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Saturday, March 06, 2021


by Indran Amirthanayagam

               for J

Stumbling is generalized from
the top down the line, the pass
to the prince but not his acolytes,
and I in turn taking my name off

the poem that calls for accounting,
consistency, respect for all
the people all the time. Living
in fear of bureaucratic sanction is

the natural state of the apparatchik,
hiding behind internal assessments,
frank reviews protected from
the public eye. But the poet

feigns innocence and writes
as if free speech were the only
principle, not playing scales
the conductor directs. Into these

coordinates, orchestra pit
the editor arrives, notices
the bureacrat's vibrating,
even squirming violin,

the post-midnight fear
of exposure, his attempt
to hold the presses—the editor
the only hero left standing,

taking a firm stance,
dropping the poem from
tweet and website,
and moving on

to the next submission,
the next poem written
without shackles,
that challenges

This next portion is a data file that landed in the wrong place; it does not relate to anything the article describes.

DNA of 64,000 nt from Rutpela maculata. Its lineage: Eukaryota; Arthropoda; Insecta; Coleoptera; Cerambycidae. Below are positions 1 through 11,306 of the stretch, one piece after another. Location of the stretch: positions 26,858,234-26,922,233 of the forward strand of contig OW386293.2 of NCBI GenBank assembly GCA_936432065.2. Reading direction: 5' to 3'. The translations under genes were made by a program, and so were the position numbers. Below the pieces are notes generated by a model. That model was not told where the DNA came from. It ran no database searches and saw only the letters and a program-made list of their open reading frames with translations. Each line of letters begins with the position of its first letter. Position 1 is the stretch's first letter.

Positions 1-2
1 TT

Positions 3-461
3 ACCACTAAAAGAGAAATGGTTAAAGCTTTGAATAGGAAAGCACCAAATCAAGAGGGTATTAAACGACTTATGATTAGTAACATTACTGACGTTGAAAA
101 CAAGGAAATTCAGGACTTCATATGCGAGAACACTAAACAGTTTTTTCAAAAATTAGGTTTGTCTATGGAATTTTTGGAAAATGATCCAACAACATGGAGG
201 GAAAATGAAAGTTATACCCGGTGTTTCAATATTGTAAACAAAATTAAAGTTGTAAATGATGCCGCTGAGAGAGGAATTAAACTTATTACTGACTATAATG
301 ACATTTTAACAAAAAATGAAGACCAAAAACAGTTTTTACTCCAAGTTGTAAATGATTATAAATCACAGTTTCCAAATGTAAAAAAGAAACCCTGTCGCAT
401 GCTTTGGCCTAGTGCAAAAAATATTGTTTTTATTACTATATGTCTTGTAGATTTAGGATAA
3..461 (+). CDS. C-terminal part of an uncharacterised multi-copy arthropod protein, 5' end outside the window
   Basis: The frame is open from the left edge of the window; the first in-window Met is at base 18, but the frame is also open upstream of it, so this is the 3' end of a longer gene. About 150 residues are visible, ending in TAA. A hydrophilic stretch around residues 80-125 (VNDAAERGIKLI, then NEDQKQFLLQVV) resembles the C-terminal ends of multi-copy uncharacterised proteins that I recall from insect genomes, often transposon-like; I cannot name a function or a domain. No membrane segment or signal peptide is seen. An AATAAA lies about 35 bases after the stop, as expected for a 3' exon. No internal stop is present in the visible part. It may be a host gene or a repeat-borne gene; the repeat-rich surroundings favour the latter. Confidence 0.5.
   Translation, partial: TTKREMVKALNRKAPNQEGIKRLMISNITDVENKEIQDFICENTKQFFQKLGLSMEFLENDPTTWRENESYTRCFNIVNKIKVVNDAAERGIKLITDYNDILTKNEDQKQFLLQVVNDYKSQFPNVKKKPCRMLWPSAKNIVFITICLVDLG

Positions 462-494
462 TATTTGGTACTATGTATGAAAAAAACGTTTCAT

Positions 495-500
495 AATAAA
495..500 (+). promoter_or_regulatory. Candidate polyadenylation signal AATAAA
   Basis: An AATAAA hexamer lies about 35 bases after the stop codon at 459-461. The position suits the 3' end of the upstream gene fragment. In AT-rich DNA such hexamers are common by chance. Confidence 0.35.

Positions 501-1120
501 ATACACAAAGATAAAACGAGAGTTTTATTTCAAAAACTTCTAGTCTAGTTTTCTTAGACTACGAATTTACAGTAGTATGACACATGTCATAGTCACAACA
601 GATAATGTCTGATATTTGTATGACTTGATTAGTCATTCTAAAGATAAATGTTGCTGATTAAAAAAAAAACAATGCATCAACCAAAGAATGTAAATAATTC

the moderate, real
politik, that gets
the leader to draw
a clear line in the sand

before the desert wind
picks up and wipes it away
like the usual human construct,
built in a mess, two steps

forward, one back, chicken
clucking still in the coop
smelling free wind in the yard,
the fence beyond out of sight.

Indran Amirthanayagam writes in English, Spanish, French, Portuguese and Haitian Creole. He has 19 poetry books, including The Migrant States (Hanging Loose Press, 2020) and Sur l'île nostalgique (L'Harmattan, 2020). In music, he recorded Rankont Dout. He edits The Beltway Poetry Quarterly, is a columnist for Haiti en Marchewon the Paterson Prize, and is a 2020 Foundation for the Contemporary Arts fellow.